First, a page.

Nature of payments system: everything must “balance” at the end of the day (literally and figuratively) globally
Web of contracts, protocols, practices, consultative mechanisms, and personal relationships aimed at swift and certain results without the need for contentious dispute resolution
The nature of any competent payments system is that it is designed to eliminate failures on the micro and macro levels. In layman’s terms, everything in the end must be in “balance” (debits equal credits). The system must check for and resolve all account discrepancies, whether they occur in an individual’s checking account, a bank’s settlement account, or a government’s payment account, on a daily basis. It is the nature of a payment system that “at the end of the day” (literally and figuratively) all participants must know exactly where their accounts stand. It is a testimony to the effectiveness of the global system that (except in the case of occasional local disturbances) this result occurs every day across the planet.
The rules and processes for international money transfers have become well established and carefully defined over many years (indeed, centuries). To a great degree, development of an electronic payments system happened decades ago as “money” was converted from a “paper-world” to a “cyber-world.” Vestiges of this paper-based transaction society still co-exist with electronic payments, mostly as a result of individual customers failing to progress with the technology. But the functionality of the payment system has been based in electronic exchanges of debits and credits at least since the late 1970’s. Even a bank whose customers cling to the need to receive their canceled paper checks each month has long ago converted to processing the payments represented by those items electronically. Those of us in the business eagerly await the day our customers are satisfied with online access to image files of their canceled checks. We will still be performing exactly the same function, but the different technologies will make it appear to be distinct.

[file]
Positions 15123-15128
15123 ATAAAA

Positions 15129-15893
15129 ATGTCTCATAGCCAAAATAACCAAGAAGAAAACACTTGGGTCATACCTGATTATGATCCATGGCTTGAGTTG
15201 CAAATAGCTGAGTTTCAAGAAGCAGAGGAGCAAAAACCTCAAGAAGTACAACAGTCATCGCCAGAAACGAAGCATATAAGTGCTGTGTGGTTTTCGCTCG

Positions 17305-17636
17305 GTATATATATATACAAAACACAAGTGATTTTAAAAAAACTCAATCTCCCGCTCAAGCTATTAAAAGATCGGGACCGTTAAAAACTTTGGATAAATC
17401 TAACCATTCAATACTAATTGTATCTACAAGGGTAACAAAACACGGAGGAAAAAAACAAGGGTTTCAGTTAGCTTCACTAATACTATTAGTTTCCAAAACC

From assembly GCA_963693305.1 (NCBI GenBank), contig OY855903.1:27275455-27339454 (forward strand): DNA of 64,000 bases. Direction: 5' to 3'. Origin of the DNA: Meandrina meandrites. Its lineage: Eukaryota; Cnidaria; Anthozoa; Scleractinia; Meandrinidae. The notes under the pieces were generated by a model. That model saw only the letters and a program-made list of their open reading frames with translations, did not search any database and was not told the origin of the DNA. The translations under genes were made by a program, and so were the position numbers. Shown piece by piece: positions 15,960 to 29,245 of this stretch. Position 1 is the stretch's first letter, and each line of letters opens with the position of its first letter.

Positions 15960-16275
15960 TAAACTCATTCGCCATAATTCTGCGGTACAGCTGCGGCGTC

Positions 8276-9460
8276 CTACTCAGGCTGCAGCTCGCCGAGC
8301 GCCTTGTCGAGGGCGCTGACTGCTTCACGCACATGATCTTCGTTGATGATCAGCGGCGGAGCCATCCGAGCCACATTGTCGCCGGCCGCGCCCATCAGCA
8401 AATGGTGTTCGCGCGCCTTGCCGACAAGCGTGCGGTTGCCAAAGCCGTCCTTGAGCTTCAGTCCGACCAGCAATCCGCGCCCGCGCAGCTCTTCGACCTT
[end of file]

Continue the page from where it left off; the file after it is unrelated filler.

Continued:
At the core of the international payments system is an elaborate and constantly tended web of contracts, protocols, time-honored practices, consultative mechanisms, and personal relationships, all designed to produce swift and certain results without the need for contentious dispute resolution. To conduct transfers over the established payments system, you must agree to abide by these “rules” which allocate the burden and risk of loss in each transaction. In the case of an error or mistake, all participants know what their rights are, how to enforce them, and the party in error knows that it must accept responsibility to continue as a participant in the system.